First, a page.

due to heterogeneity by adopting a coarser or finer poststratification. But the variances due to
heterogeneity implied by Table 1 are so large that the leeway for such tradeoffs appears rather
slight.
The particular use we are making of P12, with our concentration on heterogeneity alone and our direct calculation
of within poststrata, avoids certain difficulties which would confront more ambitious
uses. We are not calculating measures of overall error for local counts or shares. Thus we are not engaged
in assessing the augmentations or cancellations of error that take place when the positive or negative
estimated adjustments for different poststrata in the same local area are added together to yield the
total estimate for the area. We cannot do so with P12, because P12 superblocks for different
poststrata do not coincide. Heterogeneity implies error both in Census counts and in adjusted
counts, and the balance between these errors appears to be a delicate function of patterns of
cancellation when poststratum contributions are summed. We are also not engaged in studying the
interaction between errors in local counts due to heterogeneity and errors at all levels due to bias
in poststratumwide adjustment factors. We are studying errors in an idealized, biasfree
setting. This setting would correspond to a PES in which the poststratumwide adjustment
factors were known perfectly. Our counterparts of poststratumwide factors, that is, our
s, are unbiased.
The poststratumwide adjustment factors in the real PES are known to be biased. There is,
of course, some ratioestimator bias. That is a sideeffect of heterogeneity, and should be
distinguished from the heterogeneity studied in this report, which affects estimated rates for local
areas within poststrata. There are other, more important, biases in the adjustment factors
estimated by the PES. Attempts have been made to measure some of these by qualitycontrol and
followup studies, but only at the level of large aggregations of poststrata. Biases are quantified in
[Breiman 1994] and in Table 15 of the Census Bureau’s P16 Project Report. Unfortunately, this
crucial table is omitted from the published version [Mulry and Spencer 1993]. There is also
unmeasured “correlation bias” resulting from the tendency for people missed by the Census to
be more likely to be missed by the PES estimates. Essentially nothing is known about how
the measured biases are distributed among the poststrata, and even less about the size and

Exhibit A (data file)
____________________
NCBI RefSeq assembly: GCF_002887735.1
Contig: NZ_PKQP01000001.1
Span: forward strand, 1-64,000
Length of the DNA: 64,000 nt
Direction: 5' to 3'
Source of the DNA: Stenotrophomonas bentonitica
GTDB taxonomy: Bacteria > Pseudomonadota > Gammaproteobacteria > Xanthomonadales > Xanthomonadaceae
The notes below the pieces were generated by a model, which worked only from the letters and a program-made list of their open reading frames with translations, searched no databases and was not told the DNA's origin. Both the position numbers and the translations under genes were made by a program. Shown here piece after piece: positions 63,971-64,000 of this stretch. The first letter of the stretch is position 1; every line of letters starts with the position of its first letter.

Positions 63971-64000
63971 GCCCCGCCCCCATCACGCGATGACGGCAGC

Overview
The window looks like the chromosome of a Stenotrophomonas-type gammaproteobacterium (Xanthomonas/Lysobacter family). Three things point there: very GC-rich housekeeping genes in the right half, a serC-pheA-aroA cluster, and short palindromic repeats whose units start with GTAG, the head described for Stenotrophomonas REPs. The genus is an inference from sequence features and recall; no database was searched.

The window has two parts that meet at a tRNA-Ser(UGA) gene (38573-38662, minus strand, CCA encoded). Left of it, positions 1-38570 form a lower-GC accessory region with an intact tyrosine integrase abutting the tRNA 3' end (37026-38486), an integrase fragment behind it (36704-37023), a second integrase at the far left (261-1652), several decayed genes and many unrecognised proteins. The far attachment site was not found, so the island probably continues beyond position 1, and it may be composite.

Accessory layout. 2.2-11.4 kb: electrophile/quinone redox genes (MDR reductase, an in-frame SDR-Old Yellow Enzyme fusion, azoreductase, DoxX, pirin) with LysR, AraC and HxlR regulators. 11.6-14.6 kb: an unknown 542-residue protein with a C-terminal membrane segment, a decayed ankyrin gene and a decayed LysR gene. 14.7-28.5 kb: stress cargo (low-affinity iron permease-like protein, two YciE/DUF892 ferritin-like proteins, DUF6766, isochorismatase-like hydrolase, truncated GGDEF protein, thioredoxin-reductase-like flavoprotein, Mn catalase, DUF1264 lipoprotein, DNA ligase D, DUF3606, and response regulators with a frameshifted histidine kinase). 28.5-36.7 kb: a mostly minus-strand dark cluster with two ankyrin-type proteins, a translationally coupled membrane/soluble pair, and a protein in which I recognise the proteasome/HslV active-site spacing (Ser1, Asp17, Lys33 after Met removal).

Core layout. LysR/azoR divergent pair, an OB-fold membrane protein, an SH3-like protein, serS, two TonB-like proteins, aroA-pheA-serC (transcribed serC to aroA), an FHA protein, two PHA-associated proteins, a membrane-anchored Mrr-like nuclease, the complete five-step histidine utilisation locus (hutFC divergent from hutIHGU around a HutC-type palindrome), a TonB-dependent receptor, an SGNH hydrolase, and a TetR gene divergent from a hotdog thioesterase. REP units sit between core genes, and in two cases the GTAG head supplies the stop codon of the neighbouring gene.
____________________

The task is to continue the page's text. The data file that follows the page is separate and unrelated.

distribution of correlation bias. Thus there is not yet a basis on which definitive assessments
of the relative accuracy of adjusted and unadjusted counts for local areas could be made 
unless some rather heroic assumptions are to be imposed on the data. For recent reviews, see
[Brown et al. 1999, Wachter and Freedman 2000], but those findings seem to be disputed in
[Prewitt 2000].
In short, at the local level, what can be made are assessments of components of error like
heterogeneity, not assessments of relative accuracy. To strengthen the assessments, it would be valuable to
relate P12 more closely to the PES. The Census Bureau (as far as we can tell) has not released data
sufficient to calculate placetoplace correlations between the variables studied here and undercounts. In
principle, substitutions, allocations, nonmailback rates, and multiunit housing rates exist along
with undercount estimates for the 5392 PES block clusters. Even more relevant than such
crosscorrelations would be autocorrelation functions for the variables, calculated as functions of
physical or notional distance between areas. The PES sample size is small for this purpose, but
some insights could be gleaned. At present, the correlations that can be computed are those
that are least relevant  across poststrata. Smoothed adjustment factors correlate 0.60 with
nonmailback rates, 0.23 with multiunit housing rates, 0.18 with substitution rates, and 0.07 with
allocation rates, across poststrata. Substitution and allocation rates correlate 0.61 with each
other.
The PES sample is too small to give estimates of heterogeneity of the precision obtained from P12. At
the local level, the data for an calculation are not available to us at all for most poststrata. At the state
level, using weighted data by poststratum and calculating as if the sampling weights were uniform
within poststrata, we find RMS values for for statetostate heterogeneity of 10% for gross
omissions and 7% for erroneous enumerations. These figures fall near the upper end of the
RMS statelevel values in Table 1. The PES estimates for single poststrata are unstable to
the extent that about 25% of poststrata come out with negative estimated values of ^{2}. The
RMS values over all 1380 poststrata are bound to be more stable, and the figures suggest that
heterogeneity in components of undercount is at least as great as heterogeneity in the P12
variables.